Head for the Hills
In the context of urban design, generative design has been examined as a tool for expansion or optimisation of existing urban networks. This optimisation uses information such as geometry of the existing urban fabric and available space for expansion. However, very little research exists into designing around terrain factors, instead usually opting to consider difficult terrain as simply a boundary for network expansion.
This research seeks to answer the question ‘How can generative design improve the way urban networks are designed in complex terrain?’ It does this by creating a tool that can interpret any terrain information, and with simple designer input, can create conceptual urban schemes in complex terrain.
The tool is developed using visual programming language Grasshopper, an extension for the Rhinoceros3D modelling software. Its development and proof-of-concept scheme are executed in Wellington, New Zealand. The city is one uniquely situated between harbour and steep hills, leading to several typologies of hillside urban schemes to use as precedent and comparison with the tool’s outputs. The Wellington City Council Urban Growth Plan anticipates an increase of 80,000 people in the next 30 years, and the city requires additional areas to house the growing population.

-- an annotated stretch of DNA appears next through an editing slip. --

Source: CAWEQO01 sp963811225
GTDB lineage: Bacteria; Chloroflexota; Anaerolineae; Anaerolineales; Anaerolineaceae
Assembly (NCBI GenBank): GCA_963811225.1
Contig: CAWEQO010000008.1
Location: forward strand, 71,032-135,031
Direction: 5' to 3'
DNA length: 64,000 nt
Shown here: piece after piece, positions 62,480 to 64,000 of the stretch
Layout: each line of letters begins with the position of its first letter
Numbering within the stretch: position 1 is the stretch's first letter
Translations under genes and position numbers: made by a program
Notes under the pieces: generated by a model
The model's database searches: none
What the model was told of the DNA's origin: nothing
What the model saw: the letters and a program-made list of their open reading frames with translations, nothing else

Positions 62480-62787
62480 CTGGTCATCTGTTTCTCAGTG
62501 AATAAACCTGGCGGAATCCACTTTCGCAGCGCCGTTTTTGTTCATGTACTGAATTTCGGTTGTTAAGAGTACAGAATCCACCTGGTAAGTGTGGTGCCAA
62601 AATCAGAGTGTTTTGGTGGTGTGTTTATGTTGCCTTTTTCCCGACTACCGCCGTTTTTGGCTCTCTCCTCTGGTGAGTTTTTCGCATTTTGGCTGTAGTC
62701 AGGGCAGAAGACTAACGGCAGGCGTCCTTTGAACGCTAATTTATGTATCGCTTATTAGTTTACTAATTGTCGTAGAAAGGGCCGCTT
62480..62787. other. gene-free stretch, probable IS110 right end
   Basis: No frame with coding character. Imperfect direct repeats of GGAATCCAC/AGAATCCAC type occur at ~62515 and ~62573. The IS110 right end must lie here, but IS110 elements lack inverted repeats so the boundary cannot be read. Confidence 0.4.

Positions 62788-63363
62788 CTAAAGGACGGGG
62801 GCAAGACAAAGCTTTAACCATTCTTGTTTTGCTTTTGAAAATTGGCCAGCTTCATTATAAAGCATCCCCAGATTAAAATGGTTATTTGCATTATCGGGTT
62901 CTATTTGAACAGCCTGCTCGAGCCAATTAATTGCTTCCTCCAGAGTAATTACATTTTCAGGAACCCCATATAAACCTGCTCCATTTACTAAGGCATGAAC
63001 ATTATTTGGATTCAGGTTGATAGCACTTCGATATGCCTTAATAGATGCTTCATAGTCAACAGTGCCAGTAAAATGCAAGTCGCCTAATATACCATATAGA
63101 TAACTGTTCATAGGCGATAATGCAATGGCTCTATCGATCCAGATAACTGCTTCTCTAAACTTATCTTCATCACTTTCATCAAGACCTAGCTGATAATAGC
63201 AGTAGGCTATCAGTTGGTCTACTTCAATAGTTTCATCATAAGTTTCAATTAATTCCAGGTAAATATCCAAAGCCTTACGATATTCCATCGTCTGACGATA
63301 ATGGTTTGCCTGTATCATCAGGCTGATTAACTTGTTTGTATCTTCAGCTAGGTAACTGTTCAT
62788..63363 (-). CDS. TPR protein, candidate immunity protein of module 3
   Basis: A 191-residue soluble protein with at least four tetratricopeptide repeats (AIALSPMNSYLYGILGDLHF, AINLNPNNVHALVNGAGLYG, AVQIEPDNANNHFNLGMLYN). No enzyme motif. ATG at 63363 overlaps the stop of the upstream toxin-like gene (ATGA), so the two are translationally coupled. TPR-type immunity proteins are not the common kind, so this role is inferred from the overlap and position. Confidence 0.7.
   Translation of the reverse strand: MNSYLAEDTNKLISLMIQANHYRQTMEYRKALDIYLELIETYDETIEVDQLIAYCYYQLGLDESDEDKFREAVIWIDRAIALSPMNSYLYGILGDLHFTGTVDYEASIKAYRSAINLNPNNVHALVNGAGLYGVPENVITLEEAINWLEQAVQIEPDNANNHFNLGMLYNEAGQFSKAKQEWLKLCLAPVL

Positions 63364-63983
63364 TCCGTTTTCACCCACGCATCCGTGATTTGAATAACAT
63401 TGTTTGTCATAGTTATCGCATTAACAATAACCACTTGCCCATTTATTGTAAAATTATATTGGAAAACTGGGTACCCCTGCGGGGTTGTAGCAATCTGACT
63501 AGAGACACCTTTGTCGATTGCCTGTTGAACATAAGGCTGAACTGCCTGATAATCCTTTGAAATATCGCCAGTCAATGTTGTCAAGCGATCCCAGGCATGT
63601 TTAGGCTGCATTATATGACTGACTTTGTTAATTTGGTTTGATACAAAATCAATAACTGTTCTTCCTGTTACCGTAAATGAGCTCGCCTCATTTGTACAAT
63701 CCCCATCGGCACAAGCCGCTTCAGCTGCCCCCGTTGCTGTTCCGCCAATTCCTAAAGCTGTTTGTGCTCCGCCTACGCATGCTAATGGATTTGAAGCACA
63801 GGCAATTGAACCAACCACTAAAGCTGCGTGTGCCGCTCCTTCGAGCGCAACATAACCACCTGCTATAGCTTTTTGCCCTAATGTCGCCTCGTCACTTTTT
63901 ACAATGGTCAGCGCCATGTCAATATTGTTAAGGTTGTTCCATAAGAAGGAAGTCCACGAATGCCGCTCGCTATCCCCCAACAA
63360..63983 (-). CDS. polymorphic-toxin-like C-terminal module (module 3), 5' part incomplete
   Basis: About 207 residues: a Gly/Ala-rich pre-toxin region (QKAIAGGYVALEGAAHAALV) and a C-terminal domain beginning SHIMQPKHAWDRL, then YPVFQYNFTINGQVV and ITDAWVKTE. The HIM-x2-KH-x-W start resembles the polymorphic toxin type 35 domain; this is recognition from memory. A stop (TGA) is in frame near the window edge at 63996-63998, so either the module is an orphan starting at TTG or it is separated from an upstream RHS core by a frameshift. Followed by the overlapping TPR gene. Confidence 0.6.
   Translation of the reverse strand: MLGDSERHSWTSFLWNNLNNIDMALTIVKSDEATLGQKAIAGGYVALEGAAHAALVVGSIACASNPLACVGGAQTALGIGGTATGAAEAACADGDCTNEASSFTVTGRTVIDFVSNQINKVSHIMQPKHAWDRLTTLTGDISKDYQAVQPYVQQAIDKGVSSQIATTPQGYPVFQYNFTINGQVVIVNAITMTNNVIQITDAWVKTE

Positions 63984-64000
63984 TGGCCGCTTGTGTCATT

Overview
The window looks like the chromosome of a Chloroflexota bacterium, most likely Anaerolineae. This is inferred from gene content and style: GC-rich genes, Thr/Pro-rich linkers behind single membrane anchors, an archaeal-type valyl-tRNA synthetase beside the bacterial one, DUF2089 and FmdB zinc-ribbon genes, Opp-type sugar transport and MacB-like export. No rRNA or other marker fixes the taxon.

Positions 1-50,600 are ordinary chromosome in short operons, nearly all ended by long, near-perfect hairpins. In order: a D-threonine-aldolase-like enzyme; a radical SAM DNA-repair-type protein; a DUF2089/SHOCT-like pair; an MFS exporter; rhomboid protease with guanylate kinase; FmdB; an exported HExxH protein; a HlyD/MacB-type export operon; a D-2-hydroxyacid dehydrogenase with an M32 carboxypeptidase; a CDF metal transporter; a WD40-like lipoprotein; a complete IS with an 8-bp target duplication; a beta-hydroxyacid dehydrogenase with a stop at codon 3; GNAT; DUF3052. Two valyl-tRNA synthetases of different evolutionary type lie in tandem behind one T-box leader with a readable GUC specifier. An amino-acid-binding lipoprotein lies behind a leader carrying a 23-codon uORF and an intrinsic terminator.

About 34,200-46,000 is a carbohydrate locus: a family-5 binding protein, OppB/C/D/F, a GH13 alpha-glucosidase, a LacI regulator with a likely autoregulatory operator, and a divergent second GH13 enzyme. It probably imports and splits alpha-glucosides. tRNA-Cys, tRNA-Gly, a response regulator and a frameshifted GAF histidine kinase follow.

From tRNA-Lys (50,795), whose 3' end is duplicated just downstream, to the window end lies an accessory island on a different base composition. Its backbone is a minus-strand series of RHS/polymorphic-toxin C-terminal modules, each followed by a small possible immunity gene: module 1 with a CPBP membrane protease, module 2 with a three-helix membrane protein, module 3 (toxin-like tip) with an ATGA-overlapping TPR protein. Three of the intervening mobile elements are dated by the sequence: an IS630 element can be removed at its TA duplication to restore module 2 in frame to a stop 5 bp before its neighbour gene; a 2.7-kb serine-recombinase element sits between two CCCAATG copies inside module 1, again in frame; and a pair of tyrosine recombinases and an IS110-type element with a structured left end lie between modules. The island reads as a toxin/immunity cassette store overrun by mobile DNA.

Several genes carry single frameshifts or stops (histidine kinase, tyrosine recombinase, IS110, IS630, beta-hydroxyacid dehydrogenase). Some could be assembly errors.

Through a discussion of urban theory and existing generative design exemplars, the thesis settles on an urban grid-based logic for the tool. The thesis then records the process of designing the tool, using a Wellington site as a base for development.
Evaluation of the tool is undertaken using space syntax theory as a key framework, as well as qualitative comparisons with existing hill suburbs in Wellington.